EFFECT OF LIQUIDITY ON BANK’S PERFORMANCE

EFFECT OF LIQUIDITY ON BANK’S PERFORMANCE. A CASE STUDY OF UBA PLC 2010 – 2017

CHAPTER ONE

INTRODUCTION

  1. Background of the study

Liquidity management in banks has posed several challenges during the distress era of 1980s and 1990s and persisted to the re-capitalization phase in 2005 when banks were mandated to have an increased capital base from N2 billion to an astronomical N25 billion (Agbada&Osuji, 2013). The apex bank’s mandate for recapitalisation was considered to be the salvation for the banking and indeed financial system in Nigeria, however, just five years later, precisely 2009, the Central Bank’s intervention was sought to stabilize and redeem five banks that were deeply enmeshed in illiquidity. Consequently, N620billion was injected into the five affected banks to stimulate stability, and confidence and subsequently heralded the establishment of Asset Management Corporation of Nigeria (AMCON) for the acquisition of affected banks.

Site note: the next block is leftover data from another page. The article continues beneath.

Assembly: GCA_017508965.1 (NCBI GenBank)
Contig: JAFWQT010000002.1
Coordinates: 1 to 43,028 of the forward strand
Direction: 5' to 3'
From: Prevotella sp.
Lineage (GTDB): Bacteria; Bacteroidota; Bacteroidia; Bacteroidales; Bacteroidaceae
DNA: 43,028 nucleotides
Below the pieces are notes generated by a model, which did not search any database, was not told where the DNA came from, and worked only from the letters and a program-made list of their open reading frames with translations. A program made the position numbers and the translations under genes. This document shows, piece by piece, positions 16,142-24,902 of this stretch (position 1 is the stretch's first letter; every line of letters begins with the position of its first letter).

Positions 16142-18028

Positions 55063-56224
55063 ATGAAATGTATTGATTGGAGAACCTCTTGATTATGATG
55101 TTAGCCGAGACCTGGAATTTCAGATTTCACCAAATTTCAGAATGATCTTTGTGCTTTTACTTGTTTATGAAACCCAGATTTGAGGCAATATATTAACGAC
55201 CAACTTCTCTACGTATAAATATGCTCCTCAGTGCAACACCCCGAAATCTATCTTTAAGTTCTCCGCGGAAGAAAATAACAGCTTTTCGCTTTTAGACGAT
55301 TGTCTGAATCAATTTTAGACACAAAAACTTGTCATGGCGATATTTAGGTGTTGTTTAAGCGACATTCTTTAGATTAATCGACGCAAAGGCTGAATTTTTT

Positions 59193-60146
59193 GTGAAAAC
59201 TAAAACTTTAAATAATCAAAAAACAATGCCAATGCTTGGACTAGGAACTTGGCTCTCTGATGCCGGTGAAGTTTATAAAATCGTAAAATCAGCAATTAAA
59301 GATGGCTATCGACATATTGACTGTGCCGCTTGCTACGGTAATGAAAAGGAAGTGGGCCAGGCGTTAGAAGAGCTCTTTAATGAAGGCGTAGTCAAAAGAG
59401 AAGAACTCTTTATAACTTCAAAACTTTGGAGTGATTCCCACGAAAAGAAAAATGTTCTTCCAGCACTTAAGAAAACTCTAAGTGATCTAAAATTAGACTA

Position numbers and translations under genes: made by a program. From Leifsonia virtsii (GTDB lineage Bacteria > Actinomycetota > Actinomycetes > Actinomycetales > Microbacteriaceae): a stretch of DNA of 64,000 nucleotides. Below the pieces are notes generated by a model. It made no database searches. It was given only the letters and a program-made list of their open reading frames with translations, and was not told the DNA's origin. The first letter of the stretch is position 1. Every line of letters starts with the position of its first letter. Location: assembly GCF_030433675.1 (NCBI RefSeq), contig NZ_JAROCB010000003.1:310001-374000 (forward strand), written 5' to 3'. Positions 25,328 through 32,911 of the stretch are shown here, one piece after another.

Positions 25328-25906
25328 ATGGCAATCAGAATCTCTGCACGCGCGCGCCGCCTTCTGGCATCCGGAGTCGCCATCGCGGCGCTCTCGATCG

Alshatti (2015), brought to light the fact that Banks are largely exposed to various types of risks attributable to liquidity management, which affect the performance and activity of these banks. Admonishing that since the primary goal of the banking management is to maximize the shareholders’ wealth, banks should assess the cash flows and the assumed risks in order to direct its financial resources in different areas of utilization. Ibe (2013) emphasizes that Liquidity plays a vital role in the successful functioning of a business firm; a firm should ensure that it does not suffer from lack-of or excess liquidity to meet its short-term compulsions.

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